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Split is an enchanting seaside town, brimming with fabulous architecture and conveniently located beaches. The city plays out in the grand Diocletian’s Palace, a confluence cobbled lanes that make up its charmingly chaotic high-street. Split’s laid-back vibe and wealth of architectural treats are big draws for the steadily increasing swathes of tourists that swarm the city. Take a walk on the wild side with our guide to the best hiking trails in and around Split.
Split is flanked by grizzled mountaintops, stretching right along the coastline from the city to the lovely and lesser-visited port town of Omiš. Its tallest peak is Veliki Kabal, reaching 1339m, with Vickov Stup (1325m) attracting a steady stream of dawdling explorers. A beautiful crumbling stone chapel nestles on the foothills of Sveti Jure (1319m.) The mountain is home to a botany of vibrant foliage and evergreen, with wild deer skulking in the trees. The Vranjača Cave is also well worth a look – a subterranean network of underground tunnels with awesomely sculpted stalactites and stalagmites, reached by the town of Dugopolje. There are two alpine huts located on the hiking route for hardy mountaineers traversing the full trail. The bottom of Mosor is accessible via the towns Žrnovnica and Sitno Gornje, or by the number 28 bus from Sukoišanska street in central Split.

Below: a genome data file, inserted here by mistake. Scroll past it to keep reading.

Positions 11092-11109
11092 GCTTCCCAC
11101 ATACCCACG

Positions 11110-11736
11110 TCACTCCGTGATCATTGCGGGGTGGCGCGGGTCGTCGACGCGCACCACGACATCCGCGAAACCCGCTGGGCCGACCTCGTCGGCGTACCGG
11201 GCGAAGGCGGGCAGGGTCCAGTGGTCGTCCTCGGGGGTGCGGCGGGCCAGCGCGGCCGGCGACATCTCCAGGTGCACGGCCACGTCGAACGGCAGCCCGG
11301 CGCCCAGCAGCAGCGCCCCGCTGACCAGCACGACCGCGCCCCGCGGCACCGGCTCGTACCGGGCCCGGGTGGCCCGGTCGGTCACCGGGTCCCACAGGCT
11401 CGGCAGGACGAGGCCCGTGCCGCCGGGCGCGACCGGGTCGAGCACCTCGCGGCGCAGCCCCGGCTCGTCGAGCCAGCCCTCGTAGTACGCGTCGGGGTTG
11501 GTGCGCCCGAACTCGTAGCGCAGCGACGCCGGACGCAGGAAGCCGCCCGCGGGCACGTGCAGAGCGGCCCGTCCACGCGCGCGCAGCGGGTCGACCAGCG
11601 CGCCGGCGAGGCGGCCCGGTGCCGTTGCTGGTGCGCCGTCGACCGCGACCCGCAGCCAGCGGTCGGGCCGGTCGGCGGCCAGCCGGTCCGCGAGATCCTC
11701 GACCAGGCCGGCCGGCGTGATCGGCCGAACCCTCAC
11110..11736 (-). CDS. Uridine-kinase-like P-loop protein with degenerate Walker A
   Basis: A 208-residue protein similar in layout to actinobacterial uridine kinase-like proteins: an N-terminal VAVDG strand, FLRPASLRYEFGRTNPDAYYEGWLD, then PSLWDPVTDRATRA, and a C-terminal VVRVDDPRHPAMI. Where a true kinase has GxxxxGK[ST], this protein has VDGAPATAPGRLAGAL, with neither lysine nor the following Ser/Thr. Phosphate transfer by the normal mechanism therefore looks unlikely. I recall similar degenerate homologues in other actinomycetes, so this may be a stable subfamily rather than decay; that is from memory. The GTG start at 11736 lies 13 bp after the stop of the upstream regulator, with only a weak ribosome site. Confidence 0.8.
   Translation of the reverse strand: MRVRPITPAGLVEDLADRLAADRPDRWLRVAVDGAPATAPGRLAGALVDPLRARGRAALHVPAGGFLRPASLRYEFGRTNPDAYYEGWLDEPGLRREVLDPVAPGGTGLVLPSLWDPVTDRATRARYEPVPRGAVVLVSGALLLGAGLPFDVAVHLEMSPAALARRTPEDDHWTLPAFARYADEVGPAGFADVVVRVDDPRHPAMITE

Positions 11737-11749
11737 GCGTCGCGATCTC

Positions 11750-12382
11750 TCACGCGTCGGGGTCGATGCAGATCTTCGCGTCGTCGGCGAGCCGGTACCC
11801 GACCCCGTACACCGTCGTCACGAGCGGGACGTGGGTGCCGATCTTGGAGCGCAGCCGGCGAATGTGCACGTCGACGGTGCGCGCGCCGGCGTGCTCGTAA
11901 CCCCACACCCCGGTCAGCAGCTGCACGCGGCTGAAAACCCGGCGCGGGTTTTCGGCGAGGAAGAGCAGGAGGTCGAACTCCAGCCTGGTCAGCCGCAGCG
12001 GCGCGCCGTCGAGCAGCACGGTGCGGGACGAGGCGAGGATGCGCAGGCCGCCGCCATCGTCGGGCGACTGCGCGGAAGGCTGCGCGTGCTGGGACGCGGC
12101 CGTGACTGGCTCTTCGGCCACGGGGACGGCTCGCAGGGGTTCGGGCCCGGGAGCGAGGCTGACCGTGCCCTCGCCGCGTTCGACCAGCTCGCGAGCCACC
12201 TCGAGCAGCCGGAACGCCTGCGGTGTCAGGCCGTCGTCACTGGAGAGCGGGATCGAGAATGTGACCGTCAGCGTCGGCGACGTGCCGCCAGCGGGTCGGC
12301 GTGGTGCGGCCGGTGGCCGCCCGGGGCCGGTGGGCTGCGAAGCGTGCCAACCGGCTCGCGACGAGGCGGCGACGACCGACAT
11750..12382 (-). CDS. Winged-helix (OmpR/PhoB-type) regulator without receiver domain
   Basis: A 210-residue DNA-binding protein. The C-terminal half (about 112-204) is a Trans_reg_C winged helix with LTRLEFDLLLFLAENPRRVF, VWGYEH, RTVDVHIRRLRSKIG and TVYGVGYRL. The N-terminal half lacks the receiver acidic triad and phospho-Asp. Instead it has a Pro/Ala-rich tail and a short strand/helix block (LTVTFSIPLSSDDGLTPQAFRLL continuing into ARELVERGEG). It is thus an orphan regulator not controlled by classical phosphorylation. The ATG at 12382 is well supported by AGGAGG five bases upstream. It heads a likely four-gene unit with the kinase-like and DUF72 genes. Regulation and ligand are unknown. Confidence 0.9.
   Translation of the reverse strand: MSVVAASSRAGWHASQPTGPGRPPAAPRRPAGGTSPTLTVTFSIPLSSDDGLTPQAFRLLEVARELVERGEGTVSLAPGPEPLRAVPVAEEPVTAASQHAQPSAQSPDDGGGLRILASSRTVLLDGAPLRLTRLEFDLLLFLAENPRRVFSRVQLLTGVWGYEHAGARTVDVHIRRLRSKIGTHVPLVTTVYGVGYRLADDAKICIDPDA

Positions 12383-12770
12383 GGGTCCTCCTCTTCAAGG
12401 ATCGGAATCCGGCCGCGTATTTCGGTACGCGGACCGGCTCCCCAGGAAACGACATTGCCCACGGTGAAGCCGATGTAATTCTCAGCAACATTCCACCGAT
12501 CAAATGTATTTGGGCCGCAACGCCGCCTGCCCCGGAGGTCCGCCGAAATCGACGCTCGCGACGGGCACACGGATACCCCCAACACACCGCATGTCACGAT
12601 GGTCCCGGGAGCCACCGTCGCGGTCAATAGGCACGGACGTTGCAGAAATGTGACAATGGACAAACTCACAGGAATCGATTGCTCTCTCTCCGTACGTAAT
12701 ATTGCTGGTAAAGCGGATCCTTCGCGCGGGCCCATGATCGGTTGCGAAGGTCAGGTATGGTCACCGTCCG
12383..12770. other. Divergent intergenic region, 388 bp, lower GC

Kozjak provides a breathtaking promontory over this swathe of Dalmatia, with expansive views over the historic city of Split, the sleepy settlement of Salona and its treasury of ancient Roman ruins, and the smaller towns of Solin, Kaštela, Trogir, and the central Dalmatia islands. A more laid-back hike than Mosor, the highest peak of coastal Kozjak is Veli vrj (779m) on the eastern side of Kaštel Gomilica. Over the western side of the ridge is a popular mountain lodge Malačka 466m high. The entire Kozjak is conveniently signposted, with well-marked hiking trails right along the route, and four mountain lodges for stop-overs.
This gigantic Nature Park incorporates several districts and the two towns of Makarska and Vrgorac. Its summit, the peak of St. Jure, is the third highest in Croatia at 1762 meters. With average cool temperatures of 4°C and lashings of ice and snow, its soaring slopes make it a far tougher climb. The Kotišina botanical gardens, set in Biokovo, makes for a more comfortable day-trip. A botany of blossoming foliage and vibrant evergreen trees, it’s home to plenty of protected species – particularly worth visiting in spring. Adventurous hikers can reward themselves by tucking into a beer and a bean stew peak at the mountain lodge Pod Svetim Jurom, situated just beneath the main peak.